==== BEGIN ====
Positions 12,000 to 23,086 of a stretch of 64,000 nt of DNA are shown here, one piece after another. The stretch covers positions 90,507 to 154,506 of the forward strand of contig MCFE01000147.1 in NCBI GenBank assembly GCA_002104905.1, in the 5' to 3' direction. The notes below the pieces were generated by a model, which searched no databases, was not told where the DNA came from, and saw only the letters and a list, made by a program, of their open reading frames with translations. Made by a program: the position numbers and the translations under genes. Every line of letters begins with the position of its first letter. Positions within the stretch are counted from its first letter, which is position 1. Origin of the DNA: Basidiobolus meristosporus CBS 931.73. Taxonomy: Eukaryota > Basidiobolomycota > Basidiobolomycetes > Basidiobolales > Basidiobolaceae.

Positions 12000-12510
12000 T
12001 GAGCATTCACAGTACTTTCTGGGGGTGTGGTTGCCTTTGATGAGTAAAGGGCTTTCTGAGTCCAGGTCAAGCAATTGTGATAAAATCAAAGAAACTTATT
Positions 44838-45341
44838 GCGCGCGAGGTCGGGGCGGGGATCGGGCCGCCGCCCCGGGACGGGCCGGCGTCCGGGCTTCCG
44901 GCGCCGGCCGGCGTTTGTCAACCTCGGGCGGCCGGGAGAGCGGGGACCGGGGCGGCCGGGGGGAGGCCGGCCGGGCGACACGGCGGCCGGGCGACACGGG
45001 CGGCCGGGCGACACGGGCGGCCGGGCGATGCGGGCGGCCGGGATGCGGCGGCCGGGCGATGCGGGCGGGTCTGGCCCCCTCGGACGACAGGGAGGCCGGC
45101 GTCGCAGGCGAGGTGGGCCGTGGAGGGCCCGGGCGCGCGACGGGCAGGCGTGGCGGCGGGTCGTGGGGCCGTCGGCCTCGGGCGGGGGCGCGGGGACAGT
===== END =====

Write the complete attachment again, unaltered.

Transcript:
Positions 12,000 to 23,086 of a stretch of 64,000 nt of DNA are shown here, one piece after another. The stretch covers positions 90,507 to 154,506 of the forward strand of contig MCFE01000147.1 in NCBI GenBank assembly GCA_002104905.1, in the 5' to 3' direction. The notes below the pieces were generated by a model, which searched no databases, was not told where the DNA came from, and saw only the letters and a list, made by a program, of their open reading frames with translations. Made by a program: the position numbers and the translations under genes. Every line of letters begins with the position of its first letter. Positions within the stretch are counted from its first letter, which is position 1. Origin of the DNA: Basidiobolus meristosporus CBS 931.73. Taxonomy: Eukaryota > Basidiobolomycota > Basidiobolomycetes > Basidiobolales > Basidiobolaceae.

Positions 12000-12510
12000 T
12001 GAGCATTCACAGTACTTTCTGGGGGTGTGGTTGCCTTTGATGAGTAAAGGGCTTTCTGAGTCCAGGTCAAGCAATTGTGATAAAATCAAAGAAACTTATT
Positions 44838-45341
44838 GCGCGCGAGGTCGGGGCGGGGATCGGGCCGCCGCCCCGGGACGGGCCGGCGTCCGGGCTTCCG
44901 GCGCCGGCCGGCGTTTGTCAACCTCGGGCGGCCGGGAGAGCGGGGACCGGGGCGGCCGGGGGGAGGCCGGCCGGGCGACACGGCGGCCGGGCGACACGGG
45001 CGGCCGGGCGACACGGGCGGCCGGGCGATGCGGGCGGCCGGGATGCGGCGGCCGGGCGATGCGGGCGGGTCTGGCCCCCTCGGACGACAGGGAGGCCGGC
45101 GTCGCAGGCGAGGTGGGCCGTGGAGGGCCCGGGCGCGCGACGGGCAGGCGTGGCGGCGGGTCGTGGGGCCGTCGGCCTCGGGCGGGGGCGCGGGGACAGT